Ever since the Ultimate Fighting Championship was founded back in 1993, fans of the highest level of professional fighting have witnessed some rather baffling judgments. Despite that, little has changed regarding the approach to judging. So, with that in mind, let’s consider how the UFC can minimize the chances of judging controversies.
Embracing the Latest Technology with Live Communal Fan Voting
Questionable judging has always cropped up throughout the modern history of mixed martial arts, with many believing that the inconsistencies of round scoring in its traditional form is holding back the sport from reaching new heights. Because of this, some argue that a global scoring system performed on digital platforms would more accurately reflect the actions of a fight. In that regard, the sport could seek to explore the technological developments that have, in recent years, enabled the iGaming sector to grow. For example, LeoVegas, a live casino in Canada, which offers online blackjack and many other games, has encouraged communal involvement through incentivizing participation, and that is also undoubtedly feasible within MMA scoring.
Crucially, live casino platforms such as LeoVegas are a prime example of how markets can reach new audiences through embracing real-time software. As mentioned above, there are no questions regarding the urgency at which the current three-judge system needs updating, especially at the top level of fighting, as demonstrated by contests such as Georges St-Pierre’s title fight with Johny Hendricks. As a result of that, switching to a fan-centered approach, which is already being explored through platforms like Verdict, is likely to increase the transparency of the sport’s scoring system.
Make the Path to Officiating Easier or Former Fighters
Aside from integrating digital scoring systems into the MMA community and taking inspiration from the real-time successes of LeoVegas, a live casino online, the UFC can also minimize the risk of encountering further judging errors by making the route to officiating more straightforward for former fighters. More recently, increasing numbers of athletes have turned to analyst roles, with Dominick Cruz, Michael Bisping, Tyron Woodley, and more, flourishing behind the desk. In turn, this raises the question as to why the transition to judging can’t be simplified.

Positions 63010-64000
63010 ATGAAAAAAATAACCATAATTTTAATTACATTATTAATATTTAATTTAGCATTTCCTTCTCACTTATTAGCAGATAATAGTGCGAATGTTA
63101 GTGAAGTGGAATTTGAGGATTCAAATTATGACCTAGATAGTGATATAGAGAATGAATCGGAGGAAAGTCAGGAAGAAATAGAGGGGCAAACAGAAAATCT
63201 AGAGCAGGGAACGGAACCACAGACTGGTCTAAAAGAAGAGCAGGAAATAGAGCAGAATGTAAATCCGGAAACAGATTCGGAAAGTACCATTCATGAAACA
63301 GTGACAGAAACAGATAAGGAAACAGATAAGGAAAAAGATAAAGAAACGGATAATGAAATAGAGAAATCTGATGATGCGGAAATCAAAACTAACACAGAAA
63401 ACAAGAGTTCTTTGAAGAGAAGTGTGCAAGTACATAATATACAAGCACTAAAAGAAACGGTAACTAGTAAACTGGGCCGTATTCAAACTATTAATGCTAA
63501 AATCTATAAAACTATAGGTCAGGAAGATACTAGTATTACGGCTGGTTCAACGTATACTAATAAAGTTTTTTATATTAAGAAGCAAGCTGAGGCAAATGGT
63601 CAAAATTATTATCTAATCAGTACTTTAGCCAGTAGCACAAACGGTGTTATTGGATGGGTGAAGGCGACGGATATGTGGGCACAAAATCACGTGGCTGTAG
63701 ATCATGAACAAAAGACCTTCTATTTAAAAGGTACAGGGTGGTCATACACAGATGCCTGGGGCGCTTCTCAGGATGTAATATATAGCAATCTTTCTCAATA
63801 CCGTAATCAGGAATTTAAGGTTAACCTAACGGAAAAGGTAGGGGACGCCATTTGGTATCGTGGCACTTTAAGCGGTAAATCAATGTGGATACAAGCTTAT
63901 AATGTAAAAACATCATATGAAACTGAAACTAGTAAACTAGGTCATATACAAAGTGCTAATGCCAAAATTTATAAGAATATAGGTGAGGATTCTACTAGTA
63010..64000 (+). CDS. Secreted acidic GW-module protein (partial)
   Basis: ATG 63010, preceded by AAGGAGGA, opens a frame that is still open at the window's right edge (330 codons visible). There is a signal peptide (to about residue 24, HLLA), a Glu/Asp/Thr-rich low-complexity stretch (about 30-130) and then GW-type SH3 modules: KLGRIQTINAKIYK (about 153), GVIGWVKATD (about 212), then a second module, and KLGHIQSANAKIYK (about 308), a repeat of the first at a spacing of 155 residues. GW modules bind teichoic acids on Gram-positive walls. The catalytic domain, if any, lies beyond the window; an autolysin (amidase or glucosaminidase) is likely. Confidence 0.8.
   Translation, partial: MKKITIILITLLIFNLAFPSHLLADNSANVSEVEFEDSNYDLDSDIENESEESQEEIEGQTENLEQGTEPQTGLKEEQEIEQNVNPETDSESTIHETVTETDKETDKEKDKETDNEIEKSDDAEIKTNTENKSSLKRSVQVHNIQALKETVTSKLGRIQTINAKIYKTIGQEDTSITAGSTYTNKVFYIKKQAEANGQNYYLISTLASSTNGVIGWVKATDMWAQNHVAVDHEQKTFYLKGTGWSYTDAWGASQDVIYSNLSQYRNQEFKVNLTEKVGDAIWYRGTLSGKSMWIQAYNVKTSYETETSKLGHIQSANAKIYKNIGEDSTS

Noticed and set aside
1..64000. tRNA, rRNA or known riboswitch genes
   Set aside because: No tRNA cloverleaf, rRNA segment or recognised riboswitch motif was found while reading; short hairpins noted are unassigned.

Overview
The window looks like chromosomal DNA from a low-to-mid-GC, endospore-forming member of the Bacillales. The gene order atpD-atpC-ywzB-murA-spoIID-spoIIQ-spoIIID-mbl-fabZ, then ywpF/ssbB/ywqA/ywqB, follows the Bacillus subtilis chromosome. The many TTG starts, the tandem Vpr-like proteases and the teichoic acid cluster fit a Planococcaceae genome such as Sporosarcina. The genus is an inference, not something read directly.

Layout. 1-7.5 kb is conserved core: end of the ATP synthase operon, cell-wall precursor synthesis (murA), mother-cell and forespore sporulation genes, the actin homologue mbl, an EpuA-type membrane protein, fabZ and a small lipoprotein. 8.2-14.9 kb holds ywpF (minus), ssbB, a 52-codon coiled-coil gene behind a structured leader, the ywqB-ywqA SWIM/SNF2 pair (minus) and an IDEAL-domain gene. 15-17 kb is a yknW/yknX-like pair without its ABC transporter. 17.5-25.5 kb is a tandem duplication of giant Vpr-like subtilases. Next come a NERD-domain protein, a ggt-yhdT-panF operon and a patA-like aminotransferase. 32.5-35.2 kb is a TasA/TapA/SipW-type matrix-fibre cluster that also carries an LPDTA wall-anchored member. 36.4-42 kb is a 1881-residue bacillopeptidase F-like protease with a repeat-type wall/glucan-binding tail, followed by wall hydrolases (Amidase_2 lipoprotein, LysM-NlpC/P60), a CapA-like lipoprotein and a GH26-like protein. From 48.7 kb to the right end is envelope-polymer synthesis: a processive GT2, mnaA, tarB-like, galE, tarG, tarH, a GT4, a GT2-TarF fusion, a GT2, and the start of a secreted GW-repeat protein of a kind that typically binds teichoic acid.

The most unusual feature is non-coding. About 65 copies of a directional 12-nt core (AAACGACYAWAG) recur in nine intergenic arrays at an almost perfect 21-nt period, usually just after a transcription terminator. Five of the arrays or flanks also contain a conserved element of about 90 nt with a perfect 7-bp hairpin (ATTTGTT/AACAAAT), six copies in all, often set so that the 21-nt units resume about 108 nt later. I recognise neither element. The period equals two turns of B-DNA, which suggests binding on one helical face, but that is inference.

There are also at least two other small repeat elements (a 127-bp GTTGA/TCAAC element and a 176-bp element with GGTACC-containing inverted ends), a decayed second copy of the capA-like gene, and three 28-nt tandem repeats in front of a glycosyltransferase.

Having competed in the UFC during the peak years of his career, Brazil’s Ricardo Almeida turned to judging in the next chapter of his career. Despite this being only one example, there is evidence to support the suggestion that his many years of fighting significantly affected his approach to judging. Interestingly, at UFC on Fox 3, Almeida was the only judge to score the co-main event in Koscheck’s favor, with the other two judges instead giving the nod to Big Rigg. Fundamentally, this showing should be indicative of the fact that former fighters have a deeper understanding of top-level MMA that can’t be learned from just reading reports and watching tape.
Sweeping Changes are Needed, and There are Options Available
Ultimately, there are numerous avenues that the UFC could seek to go down in their attempts to overhaul their current scoring systems. While it remains to be seen whether the largest MMA promotion will turn their attentions to encouraging fan participation, as LeoVegas have done across many of their games, including roulette online, to reduce judging errors, or instead offer former fighters a more convenient route to scoring fights, there can be no doubts that something needs to change.